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Zoé (reactor)

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Title: Zoé (reactor)  
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Subject: Fontenay-aux-Roses, Lew Kowarski
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Zoé (reactor)

The Zoé reactor, or EL-1, was the first French atomic reactor. It was built in 1947 at the Fort de Châtillon in Fontenay-aux-Roses, a suburb of Paris.

Design work for the heavy water reactor was started in 1947 by Frédéric Joliot-Curie, who was at the time director of the French atomic energy agency Commissariat à l'énergie atomique (CEA). The project manager was Lew Kowarski, who had just returned from Canada, where he had supervised the construction of the Canadian ZEEP heavy water reactor. Zoé was activated on 15 December 1948,[1] reaching a power of 150 kW by 1953. The nuclear fuel was provided by Bouchet of Ballancourt-sur-Essonne, which reprocessed the irradiated fuel and extracted the first milligrams of French-produced plutonium.[2] The reactor was shut down in March 1976 and containment of the reactor was completed in 1977.

The choice of moderator and fuel was dictated by the undeveloped state of the French nuclear industry at the time, which could not manufacture the corrosion-proof equipment needed for a more advanced unit.[3] The reactor was a pool-type design, with five tons of heavy water moderator surrounded by a two meter-thick concrete wall. The core, immersed in the pool, consisted of 60 aluminum-cased vertical rods containing three tons of uranium oxide pellets, controlled by cadmium rods. The heavy water was purchased from Norsk Hydro. A cooling system was added after the reactor had operated for a time, allowing it to run at a heat release rate of 200 kilowatts.[4]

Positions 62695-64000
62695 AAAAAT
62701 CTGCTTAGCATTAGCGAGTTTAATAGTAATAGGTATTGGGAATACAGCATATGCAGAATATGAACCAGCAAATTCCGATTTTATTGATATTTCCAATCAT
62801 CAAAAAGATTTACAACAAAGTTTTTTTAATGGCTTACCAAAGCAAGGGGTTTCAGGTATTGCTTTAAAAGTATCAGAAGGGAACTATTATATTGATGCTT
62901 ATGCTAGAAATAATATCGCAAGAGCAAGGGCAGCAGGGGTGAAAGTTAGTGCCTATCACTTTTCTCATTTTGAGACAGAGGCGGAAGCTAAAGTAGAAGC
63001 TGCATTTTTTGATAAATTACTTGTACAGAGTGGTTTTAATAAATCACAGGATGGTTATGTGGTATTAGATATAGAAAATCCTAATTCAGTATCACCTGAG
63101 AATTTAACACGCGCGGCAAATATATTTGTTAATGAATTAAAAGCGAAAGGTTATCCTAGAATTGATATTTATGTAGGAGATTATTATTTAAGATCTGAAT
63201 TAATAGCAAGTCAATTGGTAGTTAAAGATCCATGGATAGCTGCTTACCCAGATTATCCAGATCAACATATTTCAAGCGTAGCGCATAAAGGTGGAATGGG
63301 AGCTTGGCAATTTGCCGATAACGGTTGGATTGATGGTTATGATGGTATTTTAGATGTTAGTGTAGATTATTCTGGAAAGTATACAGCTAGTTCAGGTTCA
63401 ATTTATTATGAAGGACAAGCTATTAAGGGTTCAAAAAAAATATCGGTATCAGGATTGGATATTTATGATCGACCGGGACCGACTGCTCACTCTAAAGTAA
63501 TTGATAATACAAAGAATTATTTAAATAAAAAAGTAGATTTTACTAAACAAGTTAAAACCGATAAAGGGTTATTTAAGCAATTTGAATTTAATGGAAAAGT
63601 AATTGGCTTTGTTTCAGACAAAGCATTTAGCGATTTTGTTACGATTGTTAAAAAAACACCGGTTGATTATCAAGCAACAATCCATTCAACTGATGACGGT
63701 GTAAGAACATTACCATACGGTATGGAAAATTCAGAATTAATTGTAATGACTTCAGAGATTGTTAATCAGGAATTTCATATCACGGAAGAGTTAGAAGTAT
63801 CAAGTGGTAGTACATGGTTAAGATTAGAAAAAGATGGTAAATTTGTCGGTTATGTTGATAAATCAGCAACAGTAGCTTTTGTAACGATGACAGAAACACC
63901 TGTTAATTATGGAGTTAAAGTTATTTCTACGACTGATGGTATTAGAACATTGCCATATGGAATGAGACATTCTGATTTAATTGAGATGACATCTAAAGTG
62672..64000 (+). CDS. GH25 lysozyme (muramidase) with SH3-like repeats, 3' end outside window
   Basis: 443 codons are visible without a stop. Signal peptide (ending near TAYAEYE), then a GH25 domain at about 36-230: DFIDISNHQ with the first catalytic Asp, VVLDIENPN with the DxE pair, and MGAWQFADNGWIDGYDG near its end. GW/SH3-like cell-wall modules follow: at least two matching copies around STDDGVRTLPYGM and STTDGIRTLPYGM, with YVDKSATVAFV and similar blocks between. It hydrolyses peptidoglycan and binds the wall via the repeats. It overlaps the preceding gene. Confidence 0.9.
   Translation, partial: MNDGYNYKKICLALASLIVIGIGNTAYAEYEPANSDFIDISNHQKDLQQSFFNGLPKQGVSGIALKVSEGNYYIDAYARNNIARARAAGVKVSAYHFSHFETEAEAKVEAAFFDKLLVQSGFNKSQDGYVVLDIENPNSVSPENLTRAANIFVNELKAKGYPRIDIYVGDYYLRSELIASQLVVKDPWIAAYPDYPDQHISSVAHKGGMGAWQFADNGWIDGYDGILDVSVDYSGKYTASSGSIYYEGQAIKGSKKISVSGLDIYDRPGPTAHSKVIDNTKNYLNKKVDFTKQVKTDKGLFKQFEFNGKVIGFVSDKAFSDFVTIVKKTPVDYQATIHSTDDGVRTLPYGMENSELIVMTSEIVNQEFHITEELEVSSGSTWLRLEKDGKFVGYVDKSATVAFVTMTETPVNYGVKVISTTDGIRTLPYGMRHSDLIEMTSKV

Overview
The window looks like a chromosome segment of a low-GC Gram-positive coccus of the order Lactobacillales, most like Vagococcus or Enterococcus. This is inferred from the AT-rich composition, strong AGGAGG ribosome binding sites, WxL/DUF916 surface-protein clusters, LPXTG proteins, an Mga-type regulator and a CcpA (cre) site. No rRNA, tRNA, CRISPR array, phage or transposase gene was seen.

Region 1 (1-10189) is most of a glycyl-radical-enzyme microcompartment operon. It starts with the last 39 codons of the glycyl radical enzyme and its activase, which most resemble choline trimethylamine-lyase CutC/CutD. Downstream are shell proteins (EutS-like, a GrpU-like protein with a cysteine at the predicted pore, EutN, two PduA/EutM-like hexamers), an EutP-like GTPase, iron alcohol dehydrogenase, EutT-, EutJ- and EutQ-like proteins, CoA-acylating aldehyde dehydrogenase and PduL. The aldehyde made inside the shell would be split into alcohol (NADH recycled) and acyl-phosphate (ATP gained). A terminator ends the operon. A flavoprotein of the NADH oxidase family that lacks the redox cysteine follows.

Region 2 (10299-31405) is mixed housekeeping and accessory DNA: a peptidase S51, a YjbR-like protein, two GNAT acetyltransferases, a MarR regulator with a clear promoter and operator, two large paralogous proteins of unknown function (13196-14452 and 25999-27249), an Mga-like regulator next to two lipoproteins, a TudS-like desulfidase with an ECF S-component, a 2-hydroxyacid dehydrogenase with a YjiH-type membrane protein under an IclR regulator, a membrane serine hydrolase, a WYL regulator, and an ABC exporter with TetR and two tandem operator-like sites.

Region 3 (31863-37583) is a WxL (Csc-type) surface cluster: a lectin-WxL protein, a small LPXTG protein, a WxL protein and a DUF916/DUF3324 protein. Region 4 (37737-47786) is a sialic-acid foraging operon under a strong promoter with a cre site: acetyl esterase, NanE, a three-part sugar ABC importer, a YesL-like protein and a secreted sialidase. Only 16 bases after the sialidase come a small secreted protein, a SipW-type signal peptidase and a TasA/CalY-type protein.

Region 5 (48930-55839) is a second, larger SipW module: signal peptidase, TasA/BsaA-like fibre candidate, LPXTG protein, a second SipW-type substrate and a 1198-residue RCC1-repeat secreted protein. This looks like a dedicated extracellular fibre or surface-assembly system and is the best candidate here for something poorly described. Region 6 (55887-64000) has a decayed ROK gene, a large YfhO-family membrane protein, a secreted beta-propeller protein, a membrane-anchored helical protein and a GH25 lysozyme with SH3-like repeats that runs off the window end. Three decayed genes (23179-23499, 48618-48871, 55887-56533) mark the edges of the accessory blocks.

The name Zoé was an acronym, from Zéro de puissance (zero power, that is, very little capacity to produce electricity, which made it easier and faster to build); Oxyde d'uranium (uranium oxide), Eau lourde (heavy water).[1][5] The Châtillon site was superseded for later nuclear research by a new site at Saclay.[3] The reactor was also known as EL-1 (Eau Lourde); its successor at Saclay was EL-2.[4]

The building that formerly housed Zoé is now an exhibit space, the Museum of the Atom.[6]


  • This article incorporates text translated from the corresponding French World Heritage Encyclopedia article as of April 26, 2010.


  • Pinault, Michel, Frédéric Joliot-Curie, Editions Odile Jacob, Paris, 2000. (ISBN 2-7381-0812-1)


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